Talking tech since 2003

This is a topic I've actually been wanting to write about for a while, but now, with the announcements coming from various tech companies that they're allowing employees to continue to work remotely (permanently) it seemed like a good time to sit down and put these words on the page. Along with the announcements of employees being able to permanently work remotely came news of another kind: salary cuts.

Yep, companies like Twitter, Microsoft, VMWare, Facebook, etc are all looking to cut the pay of any employee who chooses to relocate and work remotely. In some cases, salary cuts could be as high as 20 percent. For example, if a software engineer at Facebook who was earning $120,000 per year relocated to a city with a cheaper cost of living, they could lose out on $24,000 per year, meaning their new salary would be $96,000 per year. That's still a nice salary, but $24,000 is a lot of money to miss out on for doing the same exact job, just in a different location.

This really gets to me and I'll explain why.

I'm actually not surprised by this move and if you are, then you haven't been paying attention. Let's not forget who we're talking about here: the very same tech companies that for the past two decades have spent lavishly on perks (free food, yoga, massages, transportation, etc) designed to keep employees in the office now are allowing remote work.

The decision to allow remote work is almost at odds with everything these companies have [privately] been pushing. I say privately because publicly these companies want to appear like a great place to work, but privately, these companies really just want to extract as much from their employees as possible. That's why we've seen numerous stories about terrible company culture (Uber, Away, etc) within the tech industry. These companies never cared about you, they care about making money. You've become a cog in the wheel.

So it's no shock that all these mega tech companies are enforcing these salary cuts. That being said, it's important to recognize the fact they are enforcing pay cuts:

  • Despite the fact most of them have billions in cash on hand.
  • Despite the fact our economy is on the brink of crashing.
  • Despite the fact these are highly skilled workers.
  • Despite the fact these companies already budgeted for all of these salaries.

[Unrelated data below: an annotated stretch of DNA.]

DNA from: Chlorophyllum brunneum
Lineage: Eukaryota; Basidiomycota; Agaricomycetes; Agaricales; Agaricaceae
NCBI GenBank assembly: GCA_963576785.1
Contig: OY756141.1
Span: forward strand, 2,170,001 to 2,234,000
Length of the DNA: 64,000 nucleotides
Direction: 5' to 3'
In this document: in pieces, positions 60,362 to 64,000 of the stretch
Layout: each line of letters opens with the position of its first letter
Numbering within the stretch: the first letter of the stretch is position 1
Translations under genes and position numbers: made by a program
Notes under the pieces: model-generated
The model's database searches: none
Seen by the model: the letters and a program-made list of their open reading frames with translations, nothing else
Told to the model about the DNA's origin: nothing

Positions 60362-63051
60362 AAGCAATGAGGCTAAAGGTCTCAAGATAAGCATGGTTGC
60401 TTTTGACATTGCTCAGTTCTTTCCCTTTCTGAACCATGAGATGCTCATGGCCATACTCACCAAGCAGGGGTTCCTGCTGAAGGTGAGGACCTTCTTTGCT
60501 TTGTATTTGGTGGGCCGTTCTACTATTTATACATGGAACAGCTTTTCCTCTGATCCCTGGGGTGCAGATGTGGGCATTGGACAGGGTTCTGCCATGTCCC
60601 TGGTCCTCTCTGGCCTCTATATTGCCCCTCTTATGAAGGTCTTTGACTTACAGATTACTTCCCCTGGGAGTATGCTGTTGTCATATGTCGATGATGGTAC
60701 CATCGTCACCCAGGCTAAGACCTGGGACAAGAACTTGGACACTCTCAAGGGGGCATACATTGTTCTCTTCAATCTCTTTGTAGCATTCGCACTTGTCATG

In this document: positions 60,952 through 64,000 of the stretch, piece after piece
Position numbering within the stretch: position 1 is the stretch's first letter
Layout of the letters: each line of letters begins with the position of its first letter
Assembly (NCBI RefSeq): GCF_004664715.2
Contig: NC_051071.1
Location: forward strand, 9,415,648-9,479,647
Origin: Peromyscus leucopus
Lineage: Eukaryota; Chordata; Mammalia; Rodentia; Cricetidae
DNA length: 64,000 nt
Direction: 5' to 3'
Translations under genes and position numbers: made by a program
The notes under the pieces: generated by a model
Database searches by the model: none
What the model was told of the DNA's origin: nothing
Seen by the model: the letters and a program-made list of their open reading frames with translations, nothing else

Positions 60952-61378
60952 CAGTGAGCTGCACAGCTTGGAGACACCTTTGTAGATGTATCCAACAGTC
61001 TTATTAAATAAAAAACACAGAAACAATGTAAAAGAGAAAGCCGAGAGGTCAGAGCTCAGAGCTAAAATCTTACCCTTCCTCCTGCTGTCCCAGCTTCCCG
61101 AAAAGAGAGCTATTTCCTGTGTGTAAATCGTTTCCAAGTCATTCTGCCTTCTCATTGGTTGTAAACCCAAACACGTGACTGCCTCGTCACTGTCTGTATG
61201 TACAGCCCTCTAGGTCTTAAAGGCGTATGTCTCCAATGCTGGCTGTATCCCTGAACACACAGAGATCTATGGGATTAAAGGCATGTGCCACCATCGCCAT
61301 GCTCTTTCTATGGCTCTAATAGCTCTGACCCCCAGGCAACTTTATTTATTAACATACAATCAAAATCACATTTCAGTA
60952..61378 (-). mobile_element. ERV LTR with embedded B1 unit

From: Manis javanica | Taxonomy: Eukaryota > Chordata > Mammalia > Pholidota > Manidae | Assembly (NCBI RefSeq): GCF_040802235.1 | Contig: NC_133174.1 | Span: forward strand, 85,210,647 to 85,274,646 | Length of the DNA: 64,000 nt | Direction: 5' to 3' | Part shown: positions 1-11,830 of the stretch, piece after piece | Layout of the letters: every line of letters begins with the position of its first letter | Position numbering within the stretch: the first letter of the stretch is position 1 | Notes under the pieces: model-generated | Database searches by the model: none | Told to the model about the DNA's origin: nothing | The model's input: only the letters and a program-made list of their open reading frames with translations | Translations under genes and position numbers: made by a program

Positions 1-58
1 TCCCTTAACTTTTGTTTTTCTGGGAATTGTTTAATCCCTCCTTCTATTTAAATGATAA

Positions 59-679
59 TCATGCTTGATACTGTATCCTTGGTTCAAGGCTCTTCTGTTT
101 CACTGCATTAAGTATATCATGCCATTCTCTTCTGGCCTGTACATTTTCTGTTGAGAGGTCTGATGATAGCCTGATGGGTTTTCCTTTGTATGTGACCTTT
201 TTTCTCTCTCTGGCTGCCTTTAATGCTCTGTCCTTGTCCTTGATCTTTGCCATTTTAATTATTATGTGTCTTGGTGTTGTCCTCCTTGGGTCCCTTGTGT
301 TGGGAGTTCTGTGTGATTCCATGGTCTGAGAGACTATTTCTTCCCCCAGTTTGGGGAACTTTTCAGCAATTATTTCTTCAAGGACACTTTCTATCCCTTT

• Despite the fact people relocating with high salaries from tech companies could help the local economies where they move.

Plus, when you realize that despite the fact remote work is now allowed at these tech giants, it's unclear how it will impact company culture moving forward. As it stands right now, we all know that even Google employees in the New York office don't get as much recognition as those in Mountain View – so how exactly will that translate for employees who choose to work remote? Will they, in addition to having lower salaries, also have a far more difficult time being promoted within the company? If past is prologue, then yes, which is extremely unfortunate for them and Google. It's obvious why it's unfortunate for the individual but it's also unfortunate for Google from a competitive stand-point. I have no doubt there will be other tech companies out there that don't cut salaries of employees and they will see an influx of interested talent while Google could become a less sexy place to work (especially if you don't get to take advantage of those company perks).

If these companies are truly forward-thinking they will do what's right. That includes not cutting salaries and ensuring that remote employees have access to the same company culture as an employee in the office. Doing these things isn't just good for employees, it's the smart thing to do to remain competitive.

What do you think? Should employees have to take pay cuts if they relocate? Let us know in the comments!


Comments

Sign in or become a BestTechie member to join the conversation.
Just enter your email below to get a log in link.

Subscribe to BestTechie Plus

You've successfully subscribed to BestTechie
Welcome back! You've successfully signed in.
Great! You've successfully signed up.
Your link has expired
Success! Your account is fully activated, you now have access to all content.